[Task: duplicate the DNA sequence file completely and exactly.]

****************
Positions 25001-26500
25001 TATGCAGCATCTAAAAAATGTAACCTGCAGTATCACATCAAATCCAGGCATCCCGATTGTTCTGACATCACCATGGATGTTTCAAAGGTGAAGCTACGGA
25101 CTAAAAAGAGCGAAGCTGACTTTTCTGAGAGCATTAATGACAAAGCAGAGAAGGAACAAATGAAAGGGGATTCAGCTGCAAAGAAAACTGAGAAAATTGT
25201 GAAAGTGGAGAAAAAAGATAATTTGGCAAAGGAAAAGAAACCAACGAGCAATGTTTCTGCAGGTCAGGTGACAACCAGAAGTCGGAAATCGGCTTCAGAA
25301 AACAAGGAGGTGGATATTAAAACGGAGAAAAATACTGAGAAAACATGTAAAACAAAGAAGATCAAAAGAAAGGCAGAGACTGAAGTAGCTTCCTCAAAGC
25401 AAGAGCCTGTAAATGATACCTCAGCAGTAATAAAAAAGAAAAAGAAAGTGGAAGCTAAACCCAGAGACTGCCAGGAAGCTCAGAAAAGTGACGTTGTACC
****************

Positions 25001-26500
25001 TATGCAGCATCTAAAAAATGTAACCTGCAGTATCACATCAAATCCAGGCATCCCGATTGTTCTGACATCACCATGGATGTTTCAAAGGTGAAGCTACGGA
25101 CTAAAAAGAGCGAAGCTGACTTTTCTGAGAGCATTAATGACAAAGCAGAGAAGGAACAAATGAAAGGGGATTCAGCTGCAAAGAAAACTGAGAAAATTGT
25201 GAAAGTGGAGAAAAAAGATAATTTGGCAAAGGAAAAGAAACCAACGAGCAATGTTTCTGCAGGTCAGGTGACAACCAGAAGTCGGAAATCGGCTTCAGAA
25301 AACAAGGAGGTGGATATTAAAACGGAGAAAAATACTGAGAAAACATGTAAAACAAAGAAGATCAAAAGAAAGGCAGAGACTGAAGTAGCTTCCTCAAAGC
25401 AAGAGCCTGTAAATGATACCTCAGCAGTAATAAAAAAGAAAAAGAAAGTGGAAGCTAAACCCAGAGACTGCCAGGAAGCTCAGAAAAGTGACGTTGTACC